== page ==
# How can I group points in a graphic?

Hi!
I hope this question hasn’t been asked yet, searching through the forum I didn’t find anything similar to what I need.

I have a graphic with the canals (tiny intervals of energy, they figure simply as integer numbers:1,2,3,…) on the x axis and the counts per second (of cosmic rays with energy falling in a certain canal) on the y-axis.

I need to reduce the number of points of my graphic, by grouping different points and summing the respective counts together to obtain only one point. (This should be the same as enlarging every canal so that it includes also the nearest points, which I cannot do since the canals are integer numbers on this graphic).

I tried to do that by building a histogram, associating each column to a canal and its height to the number of counts relative to that canal. Then I used the function Rebin(int n) of TH1 in order to group n bins together to obtain one, and by doing so I successfully managed to sum different counts together in only one bin and, reconverting into a graphic, obtain a smaller number of points.

The problem is that by using Rebin() the graphic was also shifted to smaller values of the x-axis, as a result of the grouping of the points: apparently the function Rebin() begins to merge the bins of the histogram from x=0 on, and since the total number of bins is reduced they extend for a shorter length on the x-axis. (I hope I am not making it too difficult to understand).

Does anyone know if there’s another way to reduce the number of points of my graphic by grouping the near ones together (maybe without using a histogram), without shifting it to smaller values of the x-axis?

Thank you!

P.S. Maybe is there simply a function of TF1 that does that directly? I tried to search but I couldn’t find anything.

Yes what you describes seems to be a good use case for Rebin().
I am not completely sure I fully understand what is your problem with the X-axis. I just tried to rebin interactively an histogram. What it does is to keep the axis limits on the X axis and decrease the number of bins as it groups them. Bins are grouped and therefore the bins contents of the resulting bins increase. What I see in perfectly normal. I do not recognise something similar as you describe here. May be you can provide a small script showing what you get ?

First of all, thank you for answering

I think I can explain best what I mean by showing you directly the graphics (I’ve set the same range on the x-axis for clarity, while on the y-axis the ranges are different, but it shouldn’t matter)

As you can see the first one (that is the one I get after reducing the number of points using Rebin(8) ) is shifted to the left, in other words the first graphic is more concentrated on the first canals, while I need the “form” of the graphic to stay the same, just with less points.

UPDATE: While writing this answer I realized that the reason why I get this is probably due to how I assign the values to the points of the new graphic, and not to Rebin(). You’re right, Rebin() does exactly what I want and infact I get a perfect histogram, but after that I build in order the new (fewer) points with TGraph, so of course the graphic is concentrated on the first canals. Sorry, I didn’t realize that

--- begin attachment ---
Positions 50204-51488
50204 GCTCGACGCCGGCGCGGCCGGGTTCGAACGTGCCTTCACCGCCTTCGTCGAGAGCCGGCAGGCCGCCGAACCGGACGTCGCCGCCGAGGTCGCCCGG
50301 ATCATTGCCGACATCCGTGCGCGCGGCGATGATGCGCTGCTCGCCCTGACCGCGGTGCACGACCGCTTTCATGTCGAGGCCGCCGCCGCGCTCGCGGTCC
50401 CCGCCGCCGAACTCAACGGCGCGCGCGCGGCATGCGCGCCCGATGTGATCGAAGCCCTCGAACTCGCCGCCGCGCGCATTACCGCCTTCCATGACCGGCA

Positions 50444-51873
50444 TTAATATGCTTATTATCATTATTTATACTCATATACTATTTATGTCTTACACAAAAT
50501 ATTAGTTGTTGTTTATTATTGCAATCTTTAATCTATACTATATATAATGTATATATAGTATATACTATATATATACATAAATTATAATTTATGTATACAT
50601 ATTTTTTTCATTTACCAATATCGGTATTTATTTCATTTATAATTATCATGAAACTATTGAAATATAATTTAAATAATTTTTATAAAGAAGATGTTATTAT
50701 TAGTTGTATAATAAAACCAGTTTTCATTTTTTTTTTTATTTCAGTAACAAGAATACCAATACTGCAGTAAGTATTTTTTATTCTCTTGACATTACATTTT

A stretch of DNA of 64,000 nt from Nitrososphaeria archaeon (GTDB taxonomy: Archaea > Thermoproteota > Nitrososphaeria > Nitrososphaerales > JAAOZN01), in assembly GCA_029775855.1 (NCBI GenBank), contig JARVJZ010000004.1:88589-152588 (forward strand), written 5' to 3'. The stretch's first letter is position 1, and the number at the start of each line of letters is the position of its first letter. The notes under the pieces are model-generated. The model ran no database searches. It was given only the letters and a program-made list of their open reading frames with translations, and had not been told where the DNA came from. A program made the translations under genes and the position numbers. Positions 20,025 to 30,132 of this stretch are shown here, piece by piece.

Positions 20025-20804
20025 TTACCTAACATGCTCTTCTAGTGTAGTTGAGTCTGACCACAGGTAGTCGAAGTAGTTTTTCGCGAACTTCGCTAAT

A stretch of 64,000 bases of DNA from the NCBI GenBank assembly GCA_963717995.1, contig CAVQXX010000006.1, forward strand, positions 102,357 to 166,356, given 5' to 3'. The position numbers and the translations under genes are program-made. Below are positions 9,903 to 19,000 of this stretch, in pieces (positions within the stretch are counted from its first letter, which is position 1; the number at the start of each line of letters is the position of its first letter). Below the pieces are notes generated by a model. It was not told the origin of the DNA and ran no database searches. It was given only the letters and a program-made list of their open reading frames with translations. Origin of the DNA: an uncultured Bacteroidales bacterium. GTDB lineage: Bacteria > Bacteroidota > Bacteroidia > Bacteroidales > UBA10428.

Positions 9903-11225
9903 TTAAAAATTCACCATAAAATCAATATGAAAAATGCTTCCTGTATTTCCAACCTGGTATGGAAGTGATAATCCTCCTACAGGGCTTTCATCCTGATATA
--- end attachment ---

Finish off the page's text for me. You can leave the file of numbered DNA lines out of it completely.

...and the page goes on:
So now I have a new problem: how can I now build a graphic of points that covers exactly the same canals as the first one, but with fewer points? I’ll try to figure it out, if you have any idea please let me know

(I hope it’s all comprehensible.)

Thank you very much!

Can you attach some simple ascii file with your original data points?

Yes of course! Here they are.

Bin.txt (2.2 KB)
Est20.txt (36 KB)

" Bin.txt " contains the fewer points I get after using Rebin(8), " Est20.txt " the original data points.

I managed to obtain my graphic I just summed 8 (which is the quantity I used in Rebin() ) to the variable associated with the canal number at every cicle of while(1), during the process of creating the new points, so that every point is separated by 8 along the x-axis and the proportions of the first graphic are restored!

This is the final result:

Thank you all for the help! If perhaps some of you have other ideas on how to obtain the same result, maybe in a more rapid way, please let me know!

I guess, problem was the following.
When TGraph is drawn, special histogram object is created, which used only to display X/Y axes.
And when you did Rebin, you only change configuration of the axes - not the original TGraph.
Therefore you saw such strange behavior.

Try:

``````{
TGraph *g = new TGraph();
g->SetMarkerStyle(kFullCircle);
g->SetMarkerColor(kRed);
double v, x, y = 0.0;
int i = 0, k = 8; // how many points should be combined
std::ifstream f("Est20.txt");
while (f >> v) {
i++;
y += v;
if (!(i % k)) {
x = i - k / 2.0; // x -= 0.5;
// x /= k;
// y /= k;
g->SetPoint(g->GetN(), x, y);
y = 0.0;
}
}
std::cout << "Number of found data points: " << i << std::endl;
g->Draw("AP");
}
``````

Thanks linev !
The fact is that I built TGraph only after building the histogram and using Rebin(), in a completely separate way, so I don’t think Rebin() had anything to do with the strange form of the graphic.
(If I understand correctly what you say).
It was just me assigning fewer points to the graphic and expecting them to be distributed in the same way as before

I tried to use your code and it just gives me a completely flat graphic:

I also tried to change the range of the y-axis, in case it was too big, but the graphic remains flat.

Could you please explain to me the part in the while? I struggle to understand it.

Thank you!

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